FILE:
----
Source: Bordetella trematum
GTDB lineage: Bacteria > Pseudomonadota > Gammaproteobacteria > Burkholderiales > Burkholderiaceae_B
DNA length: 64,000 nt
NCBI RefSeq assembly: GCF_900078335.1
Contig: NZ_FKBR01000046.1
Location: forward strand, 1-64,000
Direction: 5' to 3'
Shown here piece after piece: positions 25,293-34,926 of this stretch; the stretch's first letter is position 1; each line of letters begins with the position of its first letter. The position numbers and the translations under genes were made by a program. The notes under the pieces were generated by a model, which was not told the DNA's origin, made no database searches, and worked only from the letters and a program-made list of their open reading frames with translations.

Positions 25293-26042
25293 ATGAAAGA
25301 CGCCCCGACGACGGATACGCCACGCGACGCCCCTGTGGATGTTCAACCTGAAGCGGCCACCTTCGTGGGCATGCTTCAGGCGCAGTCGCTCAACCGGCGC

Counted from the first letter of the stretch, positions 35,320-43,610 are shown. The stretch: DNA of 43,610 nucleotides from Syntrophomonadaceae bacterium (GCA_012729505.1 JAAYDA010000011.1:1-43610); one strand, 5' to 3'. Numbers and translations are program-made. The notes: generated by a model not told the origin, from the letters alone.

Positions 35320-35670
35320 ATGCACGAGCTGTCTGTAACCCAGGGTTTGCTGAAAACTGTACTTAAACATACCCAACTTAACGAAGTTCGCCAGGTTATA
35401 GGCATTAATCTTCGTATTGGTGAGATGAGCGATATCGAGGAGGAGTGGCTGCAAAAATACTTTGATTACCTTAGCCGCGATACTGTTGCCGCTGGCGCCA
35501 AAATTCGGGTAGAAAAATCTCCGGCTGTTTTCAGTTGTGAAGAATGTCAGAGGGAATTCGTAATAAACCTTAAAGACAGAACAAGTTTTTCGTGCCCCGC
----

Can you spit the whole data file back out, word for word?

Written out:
Source: Bordetella trematum
GTDB lineage: Bacteria > Pseudomonadota > Gammaproteobacteria > Burkholderiales > Burkholderiaceae_B
DNA length: 64,000 nt
NCBI RefSeq assembly: GCF_900078335.1
Contig: NZ_FKBR01000046.1
Location: forward strand, 1-64,000
Direction: 5' to 3'
Shown here piece after piece: positions 25,293-34,926 of this stretch; the stretch's first letter is position 1; each line of letters begins with the position of its first letter. The position numbers and the translations under genes were made by a program. The notes under the pieces were generated by a model, which was not told the DNA's origin, made no database searches, and worked only from the letters and a program-made list of their open reading frames with translations.

Positions 25293-26042
25293 ATGAAAGA
25301 CGCCCCGACGACGGATACGCCACGCGACGCCCCTGTGGATGTTCAACCTGAAGCGGCCACCTTCGTGGGCATGCTTCAGGCGCAGTCGCTCAACCGGCGC

Counted from the first letter of the stretch, positions 35,320-43,610 are shown. The stretch: DNA of 43,610 nucleotides from Syntrophomonadaceae bacterium (GCA_012729505.1 JAAYDA010000011.1:1-43610); one strand, 5' to 3'. Numbers and translations are program-made. The notes: generated by a model not told the origin, from the letters alone.

Positions 35320-35670
35320 ATGCACGAGCTGTCTGTAACCCAGGGTTTGCTGAAAACTGTACTTAAACATACCCAACTTAACGAAGTTCGCCAGGTTATA
35401 GGCATTAATCTTCGTATTGGTGAGATGAGCGATATCGAGGAGGAGTGGCTGCAAAAATACTTTGATTACCTTAGCCGCGATACTGTTGCCGCTGGCGCCA
35501 AAATTCGGGTAGAAAAATCTCCGGCTGTTTTCAGTTGTGAAGAATGTCAGAGGGAATTCGTAATAAACCTTAAAGACAGAACAAGTTTTTCGTGCCCCGC